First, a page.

Have you decided to lose weight, but don’t know what you should be aiming for? Wanting to ‘lose weight’ is very vague, and doesn’t really help – of course you want to lose weight, you know that! What you really need to know is how much weight you want to lose and how exactly you’re going to do it. This is where setting weight loss goals becomes important. Wondering how to set weight loss goals? Grab a pen and paper, it’s time to make a plan.
The importance of setting weight loss goals
It’s good to keep your eye on the prize – wanting to be healthy is a good thing to work towards, but it’s an easy goal to lose sight of, especially when it seems so far away. Thinking that one day you’ll be healthier isn’t much comfort when today you’re breathless and having trouble tying your own shoelaces. A study from the Journal of Human Nutrition and Dietetics found that although obese people were less likely to set weight loss targets, doing so increased the likelihood of them achieving significant weight loss. This is down to keeping your progress in mind as a constant motivator. But where do you begin?
Find out what your goal weight should be
A good place to start is to check your body mass index (BMI). There’s a lot to be said about the disadvantages of BMI, but in general, the higher your BMI the higher your risk of developing things like type 2 diabetes, high blood pressure and heart disease. It’s not accurate for everyone (for example, athletes with high muscle mass), so you might prefer to check your waist-to-height ratio instead, as many experts think this is a more accurate indicator of unhealthy weight.
If you’re using BMI, a healthy BMI is between 18.5 and 25 – the NHS BMI calculator will give you your healthy weight range based on this number. You could make your goal weight somewhere in between the two numbers, or you could set the higher number as your goal and then reassess when you get there.
Setting mini goals
If you’re very overweight, it can feel extremely daunting to think that you’ve got so much weight to lose. If your healthy BMI suggests that you should aim to be around 14 stone and you’re currently 24 stone, the thought of having to lose ten stone can be overwhelming.
This is why it’s a good idea to set yourself mini goals – keep your ‘ultimate’ goal weight in mind, but break it down into manageable chunks. If you did, for example, have ten stone to lose, your first mini goal could be to lose one stone. You might still feel daunted at the thought of having to do that another nine times, but ticking off one mini goal means you’re closer to your ultimate goal than you were, and even losing one stone will have plenty of health benefits.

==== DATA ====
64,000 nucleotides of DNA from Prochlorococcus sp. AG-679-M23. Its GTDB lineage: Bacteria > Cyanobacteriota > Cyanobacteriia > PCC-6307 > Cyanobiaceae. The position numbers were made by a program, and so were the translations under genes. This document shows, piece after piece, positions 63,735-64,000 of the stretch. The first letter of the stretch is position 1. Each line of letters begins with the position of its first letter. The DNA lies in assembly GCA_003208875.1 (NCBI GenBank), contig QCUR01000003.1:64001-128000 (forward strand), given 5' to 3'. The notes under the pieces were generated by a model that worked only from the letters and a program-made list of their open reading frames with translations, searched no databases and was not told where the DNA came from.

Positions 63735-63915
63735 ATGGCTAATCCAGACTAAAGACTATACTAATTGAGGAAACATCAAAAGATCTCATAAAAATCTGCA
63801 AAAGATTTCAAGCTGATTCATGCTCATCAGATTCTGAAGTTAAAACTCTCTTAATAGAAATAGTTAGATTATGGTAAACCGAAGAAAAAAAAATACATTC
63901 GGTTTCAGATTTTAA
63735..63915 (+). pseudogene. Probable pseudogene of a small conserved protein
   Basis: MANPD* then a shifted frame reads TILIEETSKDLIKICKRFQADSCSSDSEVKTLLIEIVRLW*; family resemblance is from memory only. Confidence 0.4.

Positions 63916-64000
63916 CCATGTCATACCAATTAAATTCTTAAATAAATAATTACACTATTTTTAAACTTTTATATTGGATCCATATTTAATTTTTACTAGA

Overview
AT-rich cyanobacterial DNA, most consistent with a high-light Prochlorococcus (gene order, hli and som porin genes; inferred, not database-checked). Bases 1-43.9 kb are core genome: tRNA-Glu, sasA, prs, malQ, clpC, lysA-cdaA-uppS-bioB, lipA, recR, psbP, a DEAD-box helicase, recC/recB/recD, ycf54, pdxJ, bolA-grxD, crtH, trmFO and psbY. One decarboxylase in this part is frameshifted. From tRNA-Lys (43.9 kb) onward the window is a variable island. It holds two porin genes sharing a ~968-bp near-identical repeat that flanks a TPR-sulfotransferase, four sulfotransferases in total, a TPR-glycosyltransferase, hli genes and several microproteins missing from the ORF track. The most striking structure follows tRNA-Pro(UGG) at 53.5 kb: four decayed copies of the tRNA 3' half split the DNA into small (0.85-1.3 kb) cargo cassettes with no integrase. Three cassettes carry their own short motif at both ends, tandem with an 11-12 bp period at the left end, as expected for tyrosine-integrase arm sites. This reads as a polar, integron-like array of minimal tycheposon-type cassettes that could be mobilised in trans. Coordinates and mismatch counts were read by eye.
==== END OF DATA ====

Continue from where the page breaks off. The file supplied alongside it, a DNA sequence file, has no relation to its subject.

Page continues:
You could break it up even further if you’re struggling with (pardon the pun) the enormity of the task ahead. Your mini goals could be broken down into 5 or 10lbs increments, with extras like hitting 5% and 10% of your body weight lost along the way.
But it doesn’t have to be all about the numbers. You might decide to focus on getting active, in which case a mini goal might be to go for a 15-minute walk every other day for a month. You might want to focus on learning to cook healthy meals, with your mini goal being to cook two new recipes in a week. Your mini goals can be whatever you think will help you reach a healthy weight.
Setting good goals
Obviously, your goal is to lose weight, but that’s a pretty arbitrary goal. If you set that as your goal, it raises a lot of questions – How much? By when? How are you going to do it? If that’s the only goal you’ve got, you’re probably going to forget about it because it’s so vague.
Why you should set SMART goals
SMART goals are the way forward. This is definitely going to sound like something you thought you left behind when you left school, but keeping this in mind really works. Your goals should be:
- You need to be clear about what you want to achieve. “I want to lose 16lbs, which is 5% of my starting weight” is better than “I want to lose weight”, which is very vague.